Guests

Alexis Topjian MD, Associate Professor of Anesthesia and Critical Care Medicine, University of Pennsylvania School of Medicine, Children’s Hospital of Philadelphia

References

  1. Topjian AA, Telford R, Holubkov R, et al. Association of Early Postresuscitation Hypotension With Survival to Discharge After Targeted Temperature Management for Pediatric Out-of-Hospital Cardiac Arrest. JAMA Pediatr. 2018;172(2):143–11. doi:10.1001/jamapediatrics.2017.4043.
  2. Topjian AA, French B, Sutton RM, et al. Early Postresuscitation Hypotension Is Associated With Increased Mortality Following Pediatric Cardiac Arrest*. Critical Care Medicine. 2014;42(6):1518-1523. doi:10.1097/CCM.0000000000000216.
  3. Bhanji F, Topjian AA, Nadkarni VM, et al. Survival Rates Following Pediatric In-Hospital Cardiac Arrests During Nights and Weekends. JAMA Pediatr. 2017;171(1):39–7. doi:10.1001/jamapediatrics.2016.2535.
  4. Moler FW, Silverstein FS, Holubkov R, et al. Therapeutic Hypothermia after In-Hospital Cardiac Arrest in Children. N Engl J Med. 2017;376(4):318-329. doi:10.1056/NEJMoa1610493.

 

Episode 9: Suicide Prevention and Firearms

Emergency Medicine, Firearm Violence, Pediatric Emergency Medicine, Uncategorized

The last in our current series on firearm violence looks at suicide prevention and the relation of firearms to suicide. Host Jason Woods MD talks with Dr. Emmy Betz, a researcher in suicide prevention, about what is currently know, strategies for harm reduction, and her efforts as the co-founder of the Colorado Coalition for Firearm Safety, which works to bring the medical community together with firearm owners, gun shops, and shooting ranges to improve safety.

Guests

Emmy Betz MD, MPH – Assistant Professor, Department of Emergency Medicine, University of Colorado School of Medicine.

Resources 

References

  1. Betz ME, Kautzman M, Segal DL, et al. Frequency of lethal means assessment among emergency department patients with a positive suicide risk screen. Psychiatry Research 2018;260:30–5.
  2. Betz ME, Wintersteen M, emergency EBAO, 2016. Reducing suicide risk: challenges and opportunities in the emergency department. annemergmedcom
  3. Pierpoint LA, Tung GJ, Brooks-Russell A, Brandspigel S, Betz M, Runyan CW. Gun retailers as storage partners for suicide prevention: what barriers need to be overcome? Inj Prev 2018;:injuryprev–2017–042700–5.
  4. McCourt AD, Vernick JS, Betz ME, Brandspigel S, Runyan CW. Temporary Transfer of Firearms From the Home to Prevent Suicide. JAMA Intern Med 2017;177(1):96–6.
  5. Wintemute GJ, Betz ME, Ranney ML. Yes, You Can: Physicians, Patients, and Firearms. Ann Intern Med 2016;165(3):205–10.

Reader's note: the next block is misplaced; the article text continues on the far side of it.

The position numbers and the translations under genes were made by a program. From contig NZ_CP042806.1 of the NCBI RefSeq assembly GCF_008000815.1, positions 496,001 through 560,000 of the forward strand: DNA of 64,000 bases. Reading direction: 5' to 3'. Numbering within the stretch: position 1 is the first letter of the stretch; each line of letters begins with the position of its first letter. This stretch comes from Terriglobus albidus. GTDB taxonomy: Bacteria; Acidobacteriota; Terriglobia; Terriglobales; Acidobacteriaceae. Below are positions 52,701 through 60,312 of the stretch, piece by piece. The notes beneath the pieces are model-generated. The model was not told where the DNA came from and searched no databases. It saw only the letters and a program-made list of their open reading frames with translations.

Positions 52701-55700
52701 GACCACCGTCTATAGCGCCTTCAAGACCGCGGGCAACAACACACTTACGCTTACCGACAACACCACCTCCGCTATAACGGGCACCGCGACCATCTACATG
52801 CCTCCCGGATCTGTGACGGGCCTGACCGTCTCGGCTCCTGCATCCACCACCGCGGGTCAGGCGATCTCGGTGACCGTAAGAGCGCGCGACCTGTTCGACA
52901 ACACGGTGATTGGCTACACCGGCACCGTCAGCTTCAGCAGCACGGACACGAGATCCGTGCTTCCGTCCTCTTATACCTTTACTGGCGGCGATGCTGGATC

Episode 8: Firearm and Youth Violence in Canada

Education, Emergency Medicine, Firearm Violence, Medical Education, Pediatric Emergency Medicine, Podcast, Uncategorized

We continue our look at firearm and violent injury in the youth population by examing the issue outside of the United States. Host Jason Woods MD gathered Canadian physicians Carolyn Snider and Natasha Saunders, both researchers on violent injury (and specifically firearm-related injury), to discuss the scope of violent youth injury in Canada, ED-based intervention programs, risk factors, and the rising rates of injury due to air guns and BB guns.

Guests

Carolyn Snider MD, MPH – Associate Professor, Department of Emergency Medicine, University of Toronto, Staff Physician Winnipeg Health Sciences Center, founder of the Emergency Department Violent Injury Prevention program (EDVIP)

Natasha Saunders MD – Assitant Professor Department of Pediatrics University of Toronto, Staff Physician Hospital for Sick Children, Adjunct Scientist Institute for Clinical Evaluative Sciences

Resources

National Network of Hospital-based Violence Intervention Programs – http://nnhvip.org/

  1. Saunders NR, Lee H, Macpherson A, Guan J, Guttmann A. Risk of firearm injuries among children and youth of immigrant families. CMAJ. 2017;189(12):E452-E458.
  2. Snider CE, Ovens H, Drummond A, Kapur AK. CAEP Position Statement on Gun Control. Canadian Journal of Emergency Medicine. 2009;11(1):64-72
  3. Snider CE, Brownell M, Dufault B, Barrett N, Prior H, Cochrane C. A multilevel analysis of risk and protective factors for Canadian youth injured or killed by interpersonal violence. Inj Prev. July 2017:injuryprev–2016–042235–7
  4. Snider C, Woodward H, Mordoch E, et al. Development of an Emergency Department Violence Intervention Program for Youth: An Integrated Knowledge Translation Approach. Progress in Community Health Partnerships. 2016;10(2):285-291